Role of substrate utilization and thermogenesis on body-weight control with particular reference to alcohol.

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Serval ID
serval:BIB_84E43B55C1C0
Type
Article: article from journal or magazin.
Publication sub-type
Review (review): journal as complete as possible of one specific subject, written based on exhaustive analyses from published work.
Collection
Publications
Institution
Title
Role of substrate utilization and thermogenesis on body-weight control with particular reference to alcohol.
Journal
Proceedings of the Nutrition Society
Author(s)
Schutz Y.
ISSN
0029-6651 (Print)
ISSN-L
0029-6651
Publication state
Published
Issued date
11/2000
Volume
59
Number
4
Pages
511-517
Language
english
Notes
Publication types: Journal Article ; Review
Publication Status: ppublish
Abstract
Alcohol (ethanol; EtOH) provides fuel energy to the body (29.7 kJ (7. 1 kcal)/g, 23.4 kJ (5.6 kcal)/ml), as do other macronutrients, but no associated essential nutrients. The thermogenic effect of EtOH (on average 15 % of its metabolizable value) is much greater than that of the main substrates utilized by the body, i.e. fat and carbohydrates (CHO), suggesting a lower net efficiency of energy utilization for EtOH than for fat and CHO. EtOH cannot be stored in the body and is toxic, so that there is an obligatory continuous oxidation of EtOH and it becomes the priority fuel to be metabolized. In contrast to CHO, its rate of oxidation does not depend on the dose ingested. As with CHO intake, it engenders a shift in postprandial substrate utilization (decrease in fat oxidation), but by a non-insulin-mediated mechanism. A limited amount of EtOH can be converted to fatty acids by hepatic de novo lipogenesis (as occurs with high levels of CHO feeding) from acetate production, which inhibits lipolysis in peripheral tissues. There is no evidence that EtOH consumed under normoenergetic conditions (i.e. isoenergetically replacing CHO or fat) leads to greater body fat storage than fat or CHO. However, there is still a lack of experimental studies on the influence of EtOH on the level of spontaneous physical activity in man. This effect may well depend on the dose of EtOH consumed as well as other intrinsic factors.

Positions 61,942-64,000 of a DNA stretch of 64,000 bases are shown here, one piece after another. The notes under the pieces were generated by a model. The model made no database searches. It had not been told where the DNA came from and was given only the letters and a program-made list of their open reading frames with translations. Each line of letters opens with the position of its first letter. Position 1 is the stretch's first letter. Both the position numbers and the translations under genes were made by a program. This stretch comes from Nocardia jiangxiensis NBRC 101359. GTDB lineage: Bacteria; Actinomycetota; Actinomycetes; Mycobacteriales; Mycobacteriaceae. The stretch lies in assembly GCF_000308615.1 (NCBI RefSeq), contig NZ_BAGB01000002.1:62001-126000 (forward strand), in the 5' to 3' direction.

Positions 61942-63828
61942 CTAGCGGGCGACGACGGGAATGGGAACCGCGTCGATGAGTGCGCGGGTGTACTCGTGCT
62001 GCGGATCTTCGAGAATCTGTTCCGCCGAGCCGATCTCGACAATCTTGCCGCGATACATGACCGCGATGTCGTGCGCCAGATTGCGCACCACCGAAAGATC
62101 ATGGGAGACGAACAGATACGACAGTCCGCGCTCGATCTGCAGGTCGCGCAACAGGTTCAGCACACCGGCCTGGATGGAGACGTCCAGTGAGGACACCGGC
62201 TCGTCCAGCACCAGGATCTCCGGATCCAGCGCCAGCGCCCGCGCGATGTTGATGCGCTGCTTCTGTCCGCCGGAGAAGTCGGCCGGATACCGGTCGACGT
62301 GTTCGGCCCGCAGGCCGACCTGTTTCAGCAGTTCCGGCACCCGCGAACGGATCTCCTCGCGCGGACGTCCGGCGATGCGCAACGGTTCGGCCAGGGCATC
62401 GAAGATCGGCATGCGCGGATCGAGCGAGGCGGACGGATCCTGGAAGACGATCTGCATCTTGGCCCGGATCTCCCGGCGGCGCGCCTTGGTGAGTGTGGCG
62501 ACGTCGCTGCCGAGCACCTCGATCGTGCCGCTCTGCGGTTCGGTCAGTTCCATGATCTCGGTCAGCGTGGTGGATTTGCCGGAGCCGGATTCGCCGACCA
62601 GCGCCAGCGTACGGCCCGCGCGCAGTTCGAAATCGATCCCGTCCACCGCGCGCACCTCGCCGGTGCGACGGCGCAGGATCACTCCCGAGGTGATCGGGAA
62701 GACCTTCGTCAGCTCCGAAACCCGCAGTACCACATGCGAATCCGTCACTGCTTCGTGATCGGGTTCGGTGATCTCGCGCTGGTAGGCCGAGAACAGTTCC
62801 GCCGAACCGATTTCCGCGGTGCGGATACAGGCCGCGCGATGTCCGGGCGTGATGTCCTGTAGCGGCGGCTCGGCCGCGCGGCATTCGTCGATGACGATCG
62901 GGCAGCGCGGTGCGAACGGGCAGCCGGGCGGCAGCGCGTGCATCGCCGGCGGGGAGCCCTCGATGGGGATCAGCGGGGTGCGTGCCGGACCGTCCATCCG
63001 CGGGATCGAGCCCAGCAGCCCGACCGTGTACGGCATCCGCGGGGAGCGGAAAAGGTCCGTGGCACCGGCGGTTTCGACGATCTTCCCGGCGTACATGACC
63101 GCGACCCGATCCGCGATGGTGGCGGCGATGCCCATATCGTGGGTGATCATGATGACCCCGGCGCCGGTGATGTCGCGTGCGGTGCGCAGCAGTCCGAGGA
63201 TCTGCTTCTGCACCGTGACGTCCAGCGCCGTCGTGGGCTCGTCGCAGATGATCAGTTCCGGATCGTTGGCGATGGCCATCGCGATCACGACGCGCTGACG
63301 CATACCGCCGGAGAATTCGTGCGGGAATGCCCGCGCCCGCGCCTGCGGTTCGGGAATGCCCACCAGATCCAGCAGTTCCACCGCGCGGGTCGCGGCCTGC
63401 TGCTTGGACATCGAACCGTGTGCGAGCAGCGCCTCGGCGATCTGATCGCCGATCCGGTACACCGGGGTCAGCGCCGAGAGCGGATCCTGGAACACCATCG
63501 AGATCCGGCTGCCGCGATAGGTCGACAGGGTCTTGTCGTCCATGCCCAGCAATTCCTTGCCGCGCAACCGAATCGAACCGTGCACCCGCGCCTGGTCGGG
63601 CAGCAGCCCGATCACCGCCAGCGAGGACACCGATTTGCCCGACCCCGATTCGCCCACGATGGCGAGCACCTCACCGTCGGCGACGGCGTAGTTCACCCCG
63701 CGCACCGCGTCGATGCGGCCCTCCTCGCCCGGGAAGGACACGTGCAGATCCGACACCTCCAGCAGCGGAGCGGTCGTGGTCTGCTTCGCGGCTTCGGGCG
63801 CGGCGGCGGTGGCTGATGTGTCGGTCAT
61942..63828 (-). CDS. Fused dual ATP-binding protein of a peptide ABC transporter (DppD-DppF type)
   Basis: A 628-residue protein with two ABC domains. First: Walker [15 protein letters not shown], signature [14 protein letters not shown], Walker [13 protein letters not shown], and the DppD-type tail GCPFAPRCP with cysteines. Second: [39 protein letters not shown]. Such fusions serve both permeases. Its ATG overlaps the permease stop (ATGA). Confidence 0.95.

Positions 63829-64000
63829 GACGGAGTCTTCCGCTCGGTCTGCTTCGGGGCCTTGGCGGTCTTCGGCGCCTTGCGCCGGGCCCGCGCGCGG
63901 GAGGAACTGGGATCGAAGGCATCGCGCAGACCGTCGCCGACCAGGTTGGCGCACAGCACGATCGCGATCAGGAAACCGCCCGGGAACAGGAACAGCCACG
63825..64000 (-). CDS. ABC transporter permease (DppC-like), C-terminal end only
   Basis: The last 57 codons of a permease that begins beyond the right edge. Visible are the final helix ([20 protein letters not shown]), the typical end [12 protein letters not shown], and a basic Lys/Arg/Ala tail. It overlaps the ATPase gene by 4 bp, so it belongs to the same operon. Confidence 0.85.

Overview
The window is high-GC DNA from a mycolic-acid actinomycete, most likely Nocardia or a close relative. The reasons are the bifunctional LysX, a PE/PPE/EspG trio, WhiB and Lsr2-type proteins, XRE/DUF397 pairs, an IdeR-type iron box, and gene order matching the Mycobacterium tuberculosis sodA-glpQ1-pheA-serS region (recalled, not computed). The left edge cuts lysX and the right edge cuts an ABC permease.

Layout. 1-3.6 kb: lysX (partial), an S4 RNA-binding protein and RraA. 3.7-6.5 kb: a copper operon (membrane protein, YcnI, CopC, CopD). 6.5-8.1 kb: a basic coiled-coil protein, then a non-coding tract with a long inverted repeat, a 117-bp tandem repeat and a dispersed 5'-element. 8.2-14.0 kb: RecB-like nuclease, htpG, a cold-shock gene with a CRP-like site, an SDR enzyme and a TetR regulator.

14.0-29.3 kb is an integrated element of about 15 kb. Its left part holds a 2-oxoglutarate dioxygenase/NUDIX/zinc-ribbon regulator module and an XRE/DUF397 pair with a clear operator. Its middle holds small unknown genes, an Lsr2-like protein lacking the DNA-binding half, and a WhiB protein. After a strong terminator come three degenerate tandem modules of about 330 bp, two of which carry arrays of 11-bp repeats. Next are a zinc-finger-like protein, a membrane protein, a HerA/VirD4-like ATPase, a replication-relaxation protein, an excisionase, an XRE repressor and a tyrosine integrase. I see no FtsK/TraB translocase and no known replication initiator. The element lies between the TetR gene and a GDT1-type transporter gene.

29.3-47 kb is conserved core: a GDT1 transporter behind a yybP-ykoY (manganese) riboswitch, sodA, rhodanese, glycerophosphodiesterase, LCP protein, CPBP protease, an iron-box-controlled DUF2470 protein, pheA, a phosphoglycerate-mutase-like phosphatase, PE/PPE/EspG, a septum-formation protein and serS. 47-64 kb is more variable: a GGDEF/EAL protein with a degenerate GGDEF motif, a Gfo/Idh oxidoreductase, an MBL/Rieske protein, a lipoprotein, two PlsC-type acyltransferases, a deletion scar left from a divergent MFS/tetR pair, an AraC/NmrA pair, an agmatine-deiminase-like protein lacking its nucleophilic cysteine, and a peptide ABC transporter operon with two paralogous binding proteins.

Keywords
Alcohol Drinking/metabolism, Body Weight, Dietary Carbohydrates/metabolism, Dietary Fats/metabolism, Energy Intake, Energy Metabolism, Ethanol/metabolism, Humans, Lipid Metabolism, Lipids/biosynthesis, Liver/metabolism, Oxidation-Reduction, Thermogenesis/physiology
Pubmed
Web of science
Open Access
Yes
Create date
21/01/2008 13:09
Last modification date
25/09/2019 6:09
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